• Threatened Species Rank: 4th
  • Carbon Emissions Rank: 4th
  • Absolute Composite Environmental Rank = 4.5 (1st)

While these numbers appear bleak for the country that just hosted the World Cup and the Olympics in two years, Brazil, according to the Economist, has become the world leader in reducing environmental degradation in recent years.

In the 1990s, Brazil felled rainforest the size of Belgium annually. However, in the past decade, Brazil has reduced deforestation by nearly 70 percent in the Amazonian jungle. If deforestation had continued at its 2005 rate of 19,500 km2 per year, an extra 3.2 billion tons of carbon dioxide would have been emitted. Thus, Brazil could also be viewed as a pioneer for climate change mitigation. Unlike other countries, such as Indonesia and the Democratic Republic of the Congo, Brazil has been able to slow and stop these clearances. The reason for its success has been a result of incremental efforts in three stages.

  • Stage 1 (mid-1990s – 2004): The Brazilian government implemented its first bans and restrictions, one of which stated that on every farm in the Amazon, 80 percent of the land had to be set aside as a forest reserve. However, this was the worst period of deforestation because the share was so high that farmers could not comply with the code.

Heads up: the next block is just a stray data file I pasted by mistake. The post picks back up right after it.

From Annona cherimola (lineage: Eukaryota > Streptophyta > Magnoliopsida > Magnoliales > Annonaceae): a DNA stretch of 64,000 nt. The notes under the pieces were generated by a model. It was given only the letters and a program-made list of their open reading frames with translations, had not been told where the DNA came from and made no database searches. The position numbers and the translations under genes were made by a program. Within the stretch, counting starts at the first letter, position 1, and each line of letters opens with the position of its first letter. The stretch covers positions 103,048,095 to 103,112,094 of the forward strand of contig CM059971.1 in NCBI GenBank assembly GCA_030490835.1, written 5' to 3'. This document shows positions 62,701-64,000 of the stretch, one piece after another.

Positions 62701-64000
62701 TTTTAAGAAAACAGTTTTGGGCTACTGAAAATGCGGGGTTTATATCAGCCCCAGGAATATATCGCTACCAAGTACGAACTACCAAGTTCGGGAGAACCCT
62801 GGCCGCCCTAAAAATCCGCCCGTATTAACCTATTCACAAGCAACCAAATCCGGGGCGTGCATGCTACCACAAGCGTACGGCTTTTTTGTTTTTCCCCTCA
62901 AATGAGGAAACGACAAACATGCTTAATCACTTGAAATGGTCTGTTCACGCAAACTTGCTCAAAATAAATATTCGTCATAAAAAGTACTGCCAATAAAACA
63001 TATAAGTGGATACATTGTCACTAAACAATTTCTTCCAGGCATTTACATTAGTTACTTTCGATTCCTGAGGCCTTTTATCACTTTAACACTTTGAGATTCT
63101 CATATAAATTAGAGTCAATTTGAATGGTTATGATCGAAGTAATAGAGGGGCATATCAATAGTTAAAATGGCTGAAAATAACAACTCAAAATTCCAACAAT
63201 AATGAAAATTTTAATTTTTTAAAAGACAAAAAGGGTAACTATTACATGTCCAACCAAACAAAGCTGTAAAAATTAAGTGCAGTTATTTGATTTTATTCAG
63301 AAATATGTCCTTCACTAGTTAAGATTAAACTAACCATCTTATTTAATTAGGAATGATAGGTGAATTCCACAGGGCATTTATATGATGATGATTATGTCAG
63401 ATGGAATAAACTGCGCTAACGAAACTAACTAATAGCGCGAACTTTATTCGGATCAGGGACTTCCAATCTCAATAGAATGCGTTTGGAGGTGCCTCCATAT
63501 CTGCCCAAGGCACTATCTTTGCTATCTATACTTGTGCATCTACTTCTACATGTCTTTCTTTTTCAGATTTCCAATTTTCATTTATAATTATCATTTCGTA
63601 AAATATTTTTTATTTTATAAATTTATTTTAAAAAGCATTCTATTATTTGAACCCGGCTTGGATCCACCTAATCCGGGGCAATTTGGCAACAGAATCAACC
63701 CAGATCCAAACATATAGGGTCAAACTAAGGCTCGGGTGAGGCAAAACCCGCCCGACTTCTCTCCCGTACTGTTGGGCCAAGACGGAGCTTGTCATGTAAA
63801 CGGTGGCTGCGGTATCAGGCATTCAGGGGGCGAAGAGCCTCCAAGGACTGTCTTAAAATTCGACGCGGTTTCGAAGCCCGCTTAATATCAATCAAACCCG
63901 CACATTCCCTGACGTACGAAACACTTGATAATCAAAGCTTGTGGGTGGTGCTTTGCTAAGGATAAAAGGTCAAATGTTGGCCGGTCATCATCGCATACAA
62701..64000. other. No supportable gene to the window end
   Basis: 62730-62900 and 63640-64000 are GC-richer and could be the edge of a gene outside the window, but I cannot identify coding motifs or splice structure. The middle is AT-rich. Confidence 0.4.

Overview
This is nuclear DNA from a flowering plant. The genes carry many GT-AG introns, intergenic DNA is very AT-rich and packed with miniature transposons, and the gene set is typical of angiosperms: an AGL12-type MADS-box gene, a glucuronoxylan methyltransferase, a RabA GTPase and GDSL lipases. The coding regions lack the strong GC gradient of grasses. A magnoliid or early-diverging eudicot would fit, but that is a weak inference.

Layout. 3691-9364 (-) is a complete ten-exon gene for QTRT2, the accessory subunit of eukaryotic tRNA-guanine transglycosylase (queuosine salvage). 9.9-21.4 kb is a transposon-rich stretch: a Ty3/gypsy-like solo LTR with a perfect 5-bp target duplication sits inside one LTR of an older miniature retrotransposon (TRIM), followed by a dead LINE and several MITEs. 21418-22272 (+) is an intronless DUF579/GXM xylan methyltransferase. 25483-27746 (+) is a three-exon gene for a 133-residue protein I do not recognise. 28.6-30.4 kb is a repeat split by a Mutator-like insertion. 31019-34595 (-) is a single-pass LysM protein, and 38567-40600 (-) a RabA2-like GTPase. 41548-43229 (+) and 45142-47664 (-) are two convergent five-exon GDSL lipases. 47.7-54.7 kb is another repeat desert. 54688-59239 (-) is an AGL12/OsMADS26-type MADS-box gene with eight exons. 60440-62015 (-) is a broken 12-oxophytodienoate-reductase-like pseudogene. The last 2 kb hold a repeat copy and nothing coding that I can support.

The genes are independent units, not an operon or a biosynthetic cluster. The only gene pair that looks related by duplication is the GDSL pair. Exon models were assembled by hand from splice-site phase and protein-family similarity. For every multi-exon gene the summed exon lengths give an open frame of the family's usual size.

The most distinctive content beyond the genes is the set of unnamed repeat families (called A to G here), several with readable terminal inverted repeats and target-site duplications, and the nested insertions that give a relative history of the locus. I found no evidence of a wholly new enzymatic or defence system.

• Stage 2 (2004 – 2009): The government, making deforestation a priority under president Luis Inácio Lula da Silva, banned farming in nearly half of the Amazon rainforest, as opposed to the original ban on only one-sixth of the area. Additionally, buyers of Brazil’s soybeans declared they would not purchase crops on land cleared after July 2006, discouraging deforestation.
  • Stage 3 (2009 – present): The government banned farmers in the 36 counties with the worst deforestation rates from getting cheap credit until rates fell. Furthermore, a proper land registry, which required that farmers report their properties’ boundaries, was created.


Clearly, as the graph above reveals, Brazil has had great success over the last decade at protecting its forests and preventing deforestation. More amazing, even with these regulations to improve environmental degradation, Brazil has had a dramatic increase in food output. Thus, Brazil is proof that a country can achieve environmental and economic gains simultaneously. Although these government regulations would not likely succeed in the United States, perhaps Brazil serves as a model for the U.S. for its priority on environmental protection.

Although forest composes less percent area of the U.S. than it does in Brazil, protecting the infrastructure, creating more efficient energy resources, and improving resource management in the U.S. would serve useful for the economy and the environment. Additionally, as Brazil is proof, improving the environment does not necessarily mean hindering the economy. While regulating carbon emissions in the U.S. will likely cause more economic turmoil, using the bright green framework as the basis for future environmental policy may have success from both the economic and environment perspectives.